Khashoggi’s fiancee, Hatice Cengiz, denounced the Saudi court’s ruling Monday as a “complete mockery of justice.” The prosecutor’s closing of the case “forever,” she added, left the essential facts of Khashoggi’s murder hidden. “Who planned it, where is the body?” she asked. “These are the most important questions that remain totally unanswered.”

Turkey also condemned the verdict, with a spokesman for President Recep Tayyip Erdoğan saying that the final verdict “fell short of meeting the expectations of Turkey and the international community.”

Ankara is holding a separate trial and has indicted 20 Saudi citizens on murder charges, though none of them are in Turkish custody.

While the US government issued no immediate reaction to the new verdicts, when the initial verdicts, including the five death sentences, were handed down in December, a State Department official called them “an important step in holding those responsible for the terrible crime accountable.”

The muted or non-existent response of Washington and other Western capitals, as well as of the major media, to the travesty in Saudi Arabia stands in stark contrast to their frenzied reaction to the non-fatal poisoning last month of the right-wing Russian politician Alexei Navalny. While in the first case there is ample evidence that the Saudi regime and its chief, Prince Mohammed bin Salman, were directly responsible for the brazen murder and dismemberment of Khashoggi, who was at the time working as a columnist for the Washington Post, no sanctions whatsoever have been imposed on the monarchical regime. In the case of Navalny, who was not killed, Western politicians and media immediately declared, without presenting a shred of evidence, that President Vladimir Putin ordered the poisoning and are demanding sanctions against and confrontation with Russia.

The source of this discrepancy is clear. Saudi Arabia has served as a linchpin of reaction and US imperialist domination in the Arab world, under both Democratic and Republican administrations alike, for three-quarters of a century. It is now an ally of both the US and Israel in an anti-Iranian axis that is pushing the region toward a catastrophic new war. It is also the number one market for US arms exports, with Trump using his first trip abroad as president to fly to the kingdom and sign a weapons deal touted as worth $110 billion.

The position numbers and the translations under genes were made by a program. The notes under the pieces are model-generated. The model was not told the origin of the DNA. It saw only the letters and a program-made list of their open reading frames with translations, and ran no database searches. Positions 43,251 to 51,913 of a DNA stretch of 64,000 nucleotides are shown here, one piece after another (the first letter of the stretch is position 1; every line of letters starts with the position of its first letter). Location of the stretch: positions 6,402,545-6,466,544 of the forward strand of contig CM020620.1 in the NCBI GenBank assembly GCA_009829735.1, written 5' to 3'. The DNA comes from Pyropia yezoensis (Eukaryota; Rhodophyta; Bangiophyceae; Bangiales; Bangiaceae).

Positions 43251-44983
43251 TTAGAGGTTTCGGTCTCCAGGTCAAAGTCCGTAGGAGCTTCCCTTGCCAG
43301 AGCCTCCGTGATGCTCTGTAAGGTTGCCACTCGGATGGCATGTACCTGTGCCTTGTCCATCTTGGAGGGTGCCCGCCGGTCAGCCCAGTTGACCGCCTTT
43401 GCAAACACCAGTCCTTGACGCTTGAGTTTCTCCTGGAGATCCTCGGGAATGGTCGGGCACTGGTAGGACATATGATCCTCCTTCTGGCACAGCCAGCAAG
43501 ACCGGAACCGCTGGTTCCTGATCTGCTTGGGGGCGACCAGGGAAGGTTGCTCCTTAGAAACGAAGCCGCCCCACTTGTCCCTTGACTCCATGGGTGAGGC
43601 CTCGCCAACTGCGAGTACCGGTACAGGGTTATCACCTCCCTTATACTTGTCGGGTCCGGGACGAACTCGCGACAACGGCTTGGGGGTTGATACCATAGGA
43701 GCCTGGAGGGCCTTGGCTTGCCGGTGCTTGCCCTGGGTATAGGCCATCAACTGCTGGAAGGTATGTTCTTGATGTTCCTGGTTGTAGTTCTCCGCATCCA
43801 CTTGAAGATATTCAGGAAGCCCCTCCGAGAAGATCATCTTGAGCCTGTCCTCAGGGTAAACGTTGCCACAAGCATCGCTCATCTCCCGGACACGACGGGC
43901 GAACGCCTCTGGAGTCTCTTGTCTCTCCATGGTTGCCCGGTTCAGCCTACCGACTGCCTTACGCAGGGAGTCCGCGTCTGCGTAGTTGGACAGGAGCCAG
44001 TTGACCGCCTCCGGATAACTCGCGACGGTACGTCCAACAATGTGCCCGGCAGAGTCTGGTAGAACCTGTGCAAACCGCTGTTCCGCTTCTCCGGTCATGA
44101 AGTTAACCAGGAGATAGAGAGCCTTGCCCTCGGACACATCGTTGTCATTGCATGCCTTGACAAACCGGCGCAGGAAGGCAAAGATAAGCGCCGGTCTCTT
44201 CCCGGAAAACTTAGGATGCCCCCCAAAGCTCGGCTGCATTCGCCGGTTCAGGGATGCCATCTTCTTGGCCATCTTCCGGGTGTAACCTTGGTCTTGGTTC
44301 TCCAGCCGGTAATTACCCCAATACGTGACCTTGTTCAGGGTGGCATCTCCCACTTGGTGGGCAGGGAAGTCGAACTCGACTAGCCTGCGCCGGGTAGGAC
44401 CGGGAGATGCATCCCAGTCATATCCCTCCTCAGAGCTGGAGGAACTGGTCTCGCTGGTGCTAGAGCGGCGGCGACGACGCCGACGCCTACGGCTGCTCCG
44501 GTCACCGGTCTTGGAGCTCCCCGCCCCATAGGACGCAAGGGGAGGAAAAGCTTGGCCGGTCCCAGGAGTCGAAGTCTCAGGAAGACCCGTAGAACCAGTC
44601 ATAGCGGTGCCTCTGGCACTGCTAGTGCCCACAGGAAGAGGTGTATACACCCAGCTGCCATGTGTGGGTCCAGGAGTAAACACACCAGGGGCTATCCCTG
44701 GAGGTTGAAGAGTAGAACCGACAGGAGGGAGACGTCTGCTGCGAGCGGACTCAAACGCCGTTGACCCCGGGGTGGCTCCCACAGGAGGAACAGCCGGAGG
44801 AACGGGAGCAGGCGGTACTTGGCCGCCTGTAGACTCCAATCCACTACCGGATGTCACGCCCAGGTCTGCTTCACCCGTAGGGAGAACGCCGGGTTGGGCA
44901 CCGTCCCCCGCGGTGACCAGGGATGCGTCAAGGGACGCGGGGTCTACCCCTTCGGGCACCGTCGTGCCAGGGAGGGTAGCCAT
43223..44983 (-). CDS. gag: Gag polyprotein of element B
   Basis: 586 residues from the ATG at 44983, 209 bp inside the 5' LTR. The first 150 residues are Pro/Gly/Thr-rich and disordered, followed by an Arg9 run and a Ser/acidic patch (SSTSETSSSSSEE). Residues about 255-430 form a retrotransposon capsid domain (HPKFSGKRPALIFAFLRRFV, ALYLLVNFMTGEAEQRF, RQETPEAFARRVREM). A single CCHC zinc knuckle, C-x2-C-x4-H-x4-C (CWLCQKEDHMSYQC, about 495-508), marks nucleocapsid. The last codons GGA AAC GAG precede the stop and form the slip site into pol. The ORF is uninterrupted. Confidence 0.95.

Washington turns a blind eye not only to the Saudi regime’s responsibility for the Khashoggi assassination, but to even more grotesque crimes, such as the mass beheading of the regime’s opponents, including children. Meanwhile, both the Obama and Trump administrations have provided indispensable support for Riyadh’s near-genocidal war against Yemen, which has directly claimed over 100,000 lives, while bringing fully half of the country’s 28 million people to the brink of starvation.

Nonetheless, the assassination of Khashoggi, who only fled Saudi Arabia after Prince Mohammed bin Salman began a purge in 2017 of prominent businessmen and even members of the royal family, had an undeniable political significance. The World Socialist Web Site stated in the immediate aftermath of his killing and dismemberment that it was: “emblematic of a sinister shift in world politics, in which such heinous crimes are becoming more and more common and accepted. It recalls the conditions that existed in the darkest days of the 1930s, when fascist and Stalinist death squads hunted down and murdered socialists and other opponents of Hitler and Stalin throughout Europe.”

The acceptance of this crime has only deepened with the passage of two years. Riyadh has been chosen to host the G20 summit in November, when every major capitalist leader in the world will clasp the bloody hand and accept the hospitality of the royal assassin Crown Prince Mohammed bin Salman. All of them are prepared to carry out such crimes, and worse, against the working class and socialist opponents of the capitalist system.